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. Last Updated: 07/27/2016

State Must Respond to Alcoholism

Every country struggles with alcoholism, but in Russia it seems like a peculiar national curse.


The most depressing thing about the circumstances of last month's mass poisoning in Krasnoyarsk, described by Moscow Times reporter Christian Lowe in today's front page story, is the evidence of how deeply alcoholism has sunk into the shabby fabric of post-Soviet society and how difficult it will be to remove it.


Not surprisingly, the victims were largely poor, unpaid and driven by economic despair. Many of them apparently bought the tainted bootleg alcohol because it cost 50 cents less than the safe brand in the shops.


This misery seems to be compounded by a painfully Russian passivity and indifference. Now, even after the tragedy has been made known, it seems that the drinkers of Krasnoyarsk are still willing to take the risk and buy bootleg.


The health services in the town were also ill-prepared for the disaster, lacking basic diagnostic equipment which might have allowed them to treat the sick and raise the alarm in time to prevent more deaths.


And, in the aftermath, it seems that the police have little power to punish those responsible for selling the alcohol or to prevent similar bootleg operations starting up again.


Apart from pious homilies on the dangers of drink, it is hard to know what can be done to deal with alcoholism and the particular scourge of alcohol poisoning from under-the-counter bootleg stuff.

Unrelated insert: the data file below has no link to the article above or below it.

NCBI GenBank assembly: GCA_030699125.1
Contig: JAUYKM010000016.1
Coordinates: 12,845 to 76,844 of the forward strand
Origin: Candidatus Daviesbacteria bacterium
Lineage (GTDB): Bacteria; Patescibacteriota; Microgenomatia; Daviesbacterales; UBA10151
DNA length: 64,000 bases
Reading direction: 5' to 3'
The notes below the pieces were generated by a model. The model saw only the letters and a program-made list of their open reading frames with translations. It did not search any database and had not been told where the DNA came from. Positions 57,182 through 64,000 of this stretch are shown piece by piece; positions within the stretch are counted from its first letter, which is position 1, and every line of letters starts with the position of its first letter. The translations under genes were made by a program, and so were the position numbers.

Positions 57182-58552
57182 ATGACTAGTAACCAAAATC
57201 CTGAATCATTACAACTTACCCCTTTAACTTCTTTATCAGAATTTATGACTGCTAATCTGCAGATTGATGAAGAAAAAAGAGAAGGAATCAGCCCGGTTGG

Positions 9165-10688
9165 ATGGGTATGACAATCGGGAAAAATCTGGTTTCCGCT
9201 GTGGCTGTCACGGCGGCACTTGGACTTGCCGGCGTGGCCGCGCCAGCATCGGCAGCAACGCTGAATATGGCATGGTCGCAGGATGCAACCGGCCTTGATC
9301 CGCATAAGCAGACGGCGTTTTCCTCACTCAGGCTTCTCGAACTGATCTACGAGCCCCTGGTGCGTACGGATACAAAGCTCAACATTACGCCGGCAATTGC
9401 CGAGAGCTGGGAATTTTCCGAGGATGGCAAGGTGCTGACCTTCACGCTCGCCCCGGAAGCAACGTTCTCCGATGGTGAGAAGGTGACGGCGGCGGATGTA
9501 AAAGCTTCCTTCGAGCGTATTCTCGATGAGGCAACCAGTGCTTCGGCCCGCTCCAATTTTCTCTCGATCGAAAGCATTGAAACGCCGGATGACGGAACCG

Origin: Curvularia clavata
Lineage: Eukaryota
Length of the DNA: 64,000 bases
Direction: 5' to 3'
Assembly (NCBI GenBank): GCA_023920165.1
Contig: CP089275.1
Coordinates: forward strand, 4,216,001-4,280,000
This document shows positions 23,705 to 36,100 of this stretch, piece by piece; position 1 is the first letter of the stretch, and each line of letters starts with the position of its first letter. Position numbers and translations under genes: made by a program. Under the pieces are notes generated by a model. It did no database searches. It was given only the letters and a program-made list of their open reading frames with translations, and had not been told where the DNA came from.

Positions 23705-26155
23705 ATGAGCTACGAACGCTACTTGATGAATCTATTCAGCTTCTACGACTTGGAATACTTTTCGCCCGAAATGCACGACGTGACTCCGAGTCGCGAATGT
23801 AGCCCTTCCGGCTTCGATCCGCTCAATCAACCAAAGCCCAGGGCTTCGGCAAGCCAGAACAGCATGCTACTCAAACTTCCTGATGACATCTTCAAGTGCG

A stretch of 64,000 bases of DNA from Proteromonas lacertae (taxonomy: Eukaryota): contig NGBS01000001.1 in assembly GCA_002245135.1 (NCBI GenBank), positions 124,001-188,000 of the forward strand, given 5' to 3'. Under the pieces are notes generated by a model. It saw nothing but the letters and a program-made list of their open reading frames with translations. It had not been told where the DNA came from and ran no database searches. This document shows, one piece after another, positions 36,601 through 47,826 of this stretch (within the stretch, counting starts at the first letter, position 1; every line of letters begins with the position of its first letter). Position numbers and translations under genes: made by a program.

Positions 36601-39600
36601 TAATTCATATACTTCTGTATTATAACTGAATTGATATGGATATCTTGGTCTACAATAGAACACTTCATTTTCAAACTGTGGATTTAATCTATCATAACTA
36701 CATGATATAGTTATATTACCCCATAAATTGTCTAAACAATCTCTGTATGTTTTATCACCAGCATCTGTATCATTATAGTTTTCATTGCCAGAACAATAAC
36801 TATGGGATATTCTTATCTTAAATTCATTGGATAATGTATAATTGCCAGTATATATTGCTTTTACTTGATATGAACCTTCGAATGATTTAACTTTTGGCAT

But with 43,000 people dying each year from alcohol poisoning, either from bad liquor as occurred in Krasnoyarsk or simply from excessive binges of normal vodka, the government should be trying to develop some coordinated response.


Prohibition is not worth it.


Raising the price of vodka is also a dangerous tactic that could just force people towards low quality bootlegs. Besides, people rightly suspect that in its current campaign to push up the price of vodka, the government is mostly motivated by the desire to raise revenue rather than by a conscious plan to moderate consumption.


Stronger policing of underground vodka production and stiffer penalties for those convicted should also be high on the police agenda. Unfortunately, this is unlikely to happen any time soon.


Public awareness campaigns that educate people about the difference between legal and bootleg vodka and warn them of the dangers could also help. But public health measures are still a rarity in Russia.


Sadly, it is hard to think of anything that will quickly solve the root causes. Russia's ambivalent national character and its sorry economic situation.